Remarks on Signing a Proclamation Commemorating the 200th Anniversary of the British Surrender at Yorktown, Virginia
September 14, 1981
Good morning, and welcome to the White House. Nancy and I and Vice President Bush and Mrs. Bush are delighted that you could all join us here today for the signing of this proclamation and for the opening of the exhibit appropriately called ``The Bicentennial Victory at Yorktown.'' Now, we don't plan to fire any cannons, although we did offer you fife and drum corps. But this little ceremony is our way of, if you will, of kicking off the big celebration that culminates in Yorktown October 19th -- the 200th anniversary date of the American victory there.
Yorktown, of course, represents, as we know, much more than just a military victory. It meant the end of the revolutionary struggle, the beginning of independence, and the gateway to the Constitution. And this triumph pointed the way toward a bright and exciting new future for the rest of the world as well.
So, given the importance of Yorktown, we thought it fitting to invite some special people to be with us today, including the Governors of the Original Thirteen Colonies and the Ambassadors from Ireland, Great Britain, Spain, the Netherlands, Canada, Venezuela, Germany, and, of course, our old friend and valued ally, France. Now, I'm not sure that all of them made it, but I believe a good number are here.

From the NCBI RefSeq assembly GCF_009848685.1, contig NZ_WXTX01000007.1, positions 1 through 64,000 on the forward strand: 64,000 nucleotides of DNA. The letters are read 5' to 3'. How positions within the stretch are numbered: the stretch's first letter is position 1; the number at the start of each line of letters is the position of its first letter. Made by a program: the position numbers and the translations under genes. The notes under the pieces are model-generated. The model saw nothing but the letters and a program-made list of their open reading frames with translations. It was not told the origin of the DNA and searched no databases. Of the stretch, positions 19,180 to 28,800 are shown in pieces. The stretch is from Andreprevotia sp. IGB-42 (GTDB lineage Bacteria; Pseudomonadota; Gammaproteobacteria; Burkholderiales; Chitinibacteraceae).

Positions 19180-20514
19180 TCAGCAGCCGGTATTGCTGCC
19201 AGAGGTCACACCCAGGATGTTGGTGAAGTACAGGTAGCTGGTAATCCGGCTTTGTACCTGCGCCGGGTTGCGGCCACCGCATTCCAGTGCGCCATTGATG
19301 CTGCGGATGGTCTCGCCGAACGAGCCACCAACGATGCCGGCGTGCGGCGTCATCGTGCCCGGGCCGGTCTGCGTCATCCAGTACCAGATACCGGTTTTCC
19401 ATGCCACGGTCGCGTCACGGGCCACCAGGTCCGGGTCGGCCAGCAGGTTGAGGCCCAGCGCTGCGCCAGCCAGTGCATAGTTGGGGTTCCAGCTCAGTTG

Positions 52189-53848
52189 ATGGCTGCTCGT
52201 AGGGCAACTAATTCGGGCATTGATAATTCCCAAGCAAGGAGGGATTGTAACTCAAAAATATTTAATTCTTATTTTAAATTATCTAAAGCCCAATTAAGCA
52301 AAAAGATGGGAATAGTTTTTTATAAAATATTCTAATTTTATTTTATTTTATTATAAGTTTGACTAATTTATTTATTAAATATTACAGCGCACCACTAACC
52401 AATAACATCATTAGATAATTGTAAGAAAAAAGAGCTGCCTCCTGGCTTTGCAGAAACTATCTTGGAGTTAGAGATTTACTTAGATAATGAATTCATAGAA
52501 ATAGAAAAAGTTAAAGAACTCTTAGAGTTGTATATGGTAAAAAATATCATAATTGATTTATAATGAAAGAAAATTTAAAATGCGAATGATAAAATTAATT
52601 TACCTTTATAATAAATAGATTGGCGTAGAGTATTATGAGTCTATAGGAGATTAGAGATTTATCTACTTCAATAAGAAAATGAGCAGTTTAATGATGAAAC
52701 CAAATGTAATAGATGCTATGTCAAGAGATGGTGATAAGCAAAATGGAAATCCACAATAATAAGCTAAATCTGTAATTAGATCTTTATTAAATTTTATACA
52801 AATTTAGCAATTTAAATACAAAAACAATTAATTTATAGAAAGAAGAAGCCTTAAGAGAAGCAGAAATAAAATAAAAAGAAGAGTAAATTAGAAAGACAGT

Also, I want to be sure and thank all those in the Federal Government and in the many State and local groups and private organizations across the country who contributed so much to bring the Yorktown Bicentennial to fruition. It would be impossible to name you all, but let me at least single out a few. There's the Vice President, of course, Caspar Weinberger, the Secretary of Defense, and I have to look here because I thought somebody said Jim Watt was going to make it; but I know that he's out on a tour. But his Deputy, Don Hodel, is here, John Marsh, Secretary of the Army, John Lehman, Secretary of the Navy, Verne Orr, the Secretary of the Air Force, John Dalton, the Governor of Virginia, and the Virginia congressional delegation, Bill Fitzgerald, founder of Yorktown International Bicentennial Committee, Lewis McMurran, the chairman of the Virginia Independence Bicentennial Commission, and Richard Maeder, the president of the Yorktown Bicentennial Committee.